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  • Writer's pictureTina S Beier

In Search of Lost Time, Vol. 2: Within a Budding Grove (Book Review)

by Marcel Proust

5 / 5 Stars

Classic Literature

How in the world do you properly "review" this novel? In a way, you can't. Just like in Swann's Way, what Proust is doing is less providing a story than embarking on an exploration into the function of memory and how reflection can provide as much clarity as it muddles things further. The narrator (whom I refer to Marcel to make it easier) is in his early teens in this book (as far as I can gather), and much of the volume focuses on his overwhelming desire for connection (which he deems to be love).

There are several central themes and repeated imagery throughout the novel, including (but not limited to): society, adolescence, attraction, getting drunk, the sea, art, snobbery, intellectualism, class, playing hard to get, having a crush on your friend's mom, loneliness, youthful beauty, pastoral life, and, of course, love. These themes and images interweave throughout the novel with deftness and nuance. When Marcel approaches a topic yet again, it doesn't feel repetitive but intentional. I think the most fascinating thing about Proust is his ability to ramble on at length but it doesn't feel like rambling. I thoroughly enjoyed reading this.

If you're interested in a) Proust and b) my nonsensical anlaysis/interpretation in video form, I have a Youtube book review channel where I'm doing a Proust series of 100-125 pages a week. They're between 5-10 minutes every Friday, where I go through the plot, key moments I found interesting, and some quotes. I'm a weirdo, so don't expect some intellectual deep-dive. Here's a link to the first video:

Some of my favourite quotes of the book!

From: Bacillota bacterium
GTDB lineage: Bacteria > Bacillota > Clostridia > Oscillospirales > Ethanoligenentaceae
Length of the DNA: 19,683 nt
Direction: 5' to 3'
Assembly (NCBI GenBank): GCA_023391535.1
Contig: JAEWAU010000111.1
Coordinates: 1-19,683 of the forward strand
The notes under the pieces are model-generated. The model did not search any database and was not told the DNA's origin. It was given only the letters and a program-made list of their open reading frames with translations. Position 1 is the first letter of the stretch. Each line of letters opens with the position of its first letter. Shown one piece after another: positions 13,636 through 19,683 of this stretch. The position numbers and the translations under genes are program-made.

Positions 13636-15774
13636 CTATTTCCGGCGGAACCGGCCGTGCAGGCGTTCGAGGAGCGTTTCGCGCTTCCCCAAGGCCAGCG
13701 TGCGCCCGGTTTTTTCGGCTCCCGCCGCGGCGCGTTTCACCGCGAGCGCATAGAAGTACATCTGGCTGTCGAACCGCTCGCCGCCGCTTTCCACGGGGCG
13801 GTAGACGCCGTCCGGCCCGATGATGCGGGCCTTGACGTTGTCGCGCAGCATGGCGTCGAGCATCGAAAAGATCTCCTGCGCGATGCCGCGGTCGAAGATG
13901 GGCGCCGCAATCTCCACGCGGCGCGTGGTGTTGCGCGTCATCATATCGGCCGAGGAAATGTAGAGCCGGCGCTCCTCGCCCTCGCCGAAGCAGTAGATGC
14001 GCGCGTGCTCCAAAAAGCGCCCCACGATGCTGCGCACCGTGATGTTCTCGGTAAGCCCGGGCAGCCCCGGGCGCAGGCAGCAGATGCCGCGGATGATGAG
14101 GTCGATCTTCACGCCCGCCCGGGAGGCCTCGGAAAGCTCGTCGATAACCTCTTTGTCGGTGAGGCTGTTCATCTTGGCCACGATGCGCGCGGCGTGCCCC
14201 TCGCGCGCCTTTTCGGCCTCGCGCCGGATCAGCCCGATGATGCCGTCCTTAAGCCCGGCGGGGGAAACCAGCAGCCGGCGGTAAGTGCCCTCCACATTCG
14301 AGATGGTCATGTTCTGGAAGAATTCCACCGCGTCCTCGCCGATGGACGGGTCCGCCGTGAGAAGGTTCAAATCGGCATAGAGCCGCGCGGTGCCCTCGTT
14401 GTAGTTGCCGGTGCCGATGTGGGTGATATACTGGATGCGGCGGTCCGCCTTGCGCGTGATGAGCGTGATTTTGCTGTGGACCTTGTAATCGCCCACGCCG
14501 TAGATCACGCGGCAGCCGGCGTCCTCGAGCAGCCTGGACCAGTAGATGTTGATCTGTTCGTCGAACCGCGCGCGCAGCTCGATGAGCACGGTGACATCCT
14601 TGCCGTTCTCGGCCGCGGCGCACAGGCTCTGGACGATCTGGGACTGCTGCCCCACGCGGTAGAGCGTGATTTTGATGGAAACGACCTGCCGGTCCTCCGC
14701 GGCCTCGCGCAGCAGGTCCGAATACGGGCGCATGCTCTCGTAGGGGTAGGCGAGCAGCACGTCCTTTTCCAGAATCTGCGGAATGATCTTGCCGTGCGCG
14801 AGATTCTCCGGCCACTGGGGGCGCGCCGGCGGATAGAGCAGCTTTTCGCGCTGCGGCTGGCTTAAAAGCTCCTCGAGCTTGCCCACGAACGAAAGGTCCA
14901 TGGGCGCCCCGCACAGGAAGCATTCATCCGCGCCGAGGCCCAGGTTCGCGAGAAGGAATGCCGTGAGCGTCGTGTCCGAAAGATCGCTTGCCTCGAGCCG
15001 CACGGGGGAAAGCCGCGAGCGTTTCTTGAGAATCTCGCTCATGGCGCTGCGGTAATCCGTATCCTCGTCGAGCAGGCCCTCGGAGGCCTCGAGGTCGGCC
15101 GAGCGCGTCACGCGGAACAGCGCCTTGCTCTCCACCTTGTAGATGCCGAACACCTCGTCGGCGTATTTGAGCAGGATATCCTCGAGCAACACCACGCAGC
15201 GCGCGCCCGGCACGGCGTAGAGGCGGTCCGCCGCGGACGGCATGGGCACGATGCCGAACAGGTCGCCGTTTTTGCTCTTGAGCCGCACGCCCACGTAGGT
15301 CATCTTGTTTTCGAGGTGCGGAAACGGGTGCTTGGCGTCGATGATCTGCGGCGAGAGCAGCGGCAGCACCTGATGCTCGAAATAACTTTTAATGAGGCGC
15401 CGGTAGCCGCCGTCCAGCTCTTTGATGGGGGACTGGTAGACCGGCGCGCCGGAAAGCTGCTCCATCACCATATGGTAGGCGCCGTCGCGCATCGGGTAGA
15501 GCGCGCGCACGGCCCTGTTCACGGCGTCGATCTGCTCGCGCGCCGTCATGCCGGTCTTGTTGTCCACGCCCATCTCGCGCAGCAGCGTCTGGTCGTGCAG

“It is always thus, impelled by a state of mind which is destined not to last, that we make our irrevocable decisions”

“She was thus undergoing the attraction, unconsciously and at a distance, as the sea is swayed by the moon, though without being drawn perceptibly closer to it.”

“For regret, like desire, seeks not to analyse but to gratify itself.”

“That is why the better part of our memories exists outside us, in a blatter of rain, in the smell of an unaired room or of the first crackling brushwood fire in a cold grate: wherever, in short, we happen upon what our mind, having no use for it, had rejected, the last treasure that the past has in store, the richest, that which, when all our flow of tears seems to have dried at teh source, can make up weep again.”

“She went past, and I was left in my isolation like a shipwrecked mariner who has seen a vessel apparently approaching which has then vanished under the horizon.”

“The practice of solitude had given him a love for it”

“Her friend had extraordinarily bright eyes, like a glimpse, through an open door in a dark house, of a room into which the sun is shining with a greenish reflection from the glittering sea.”

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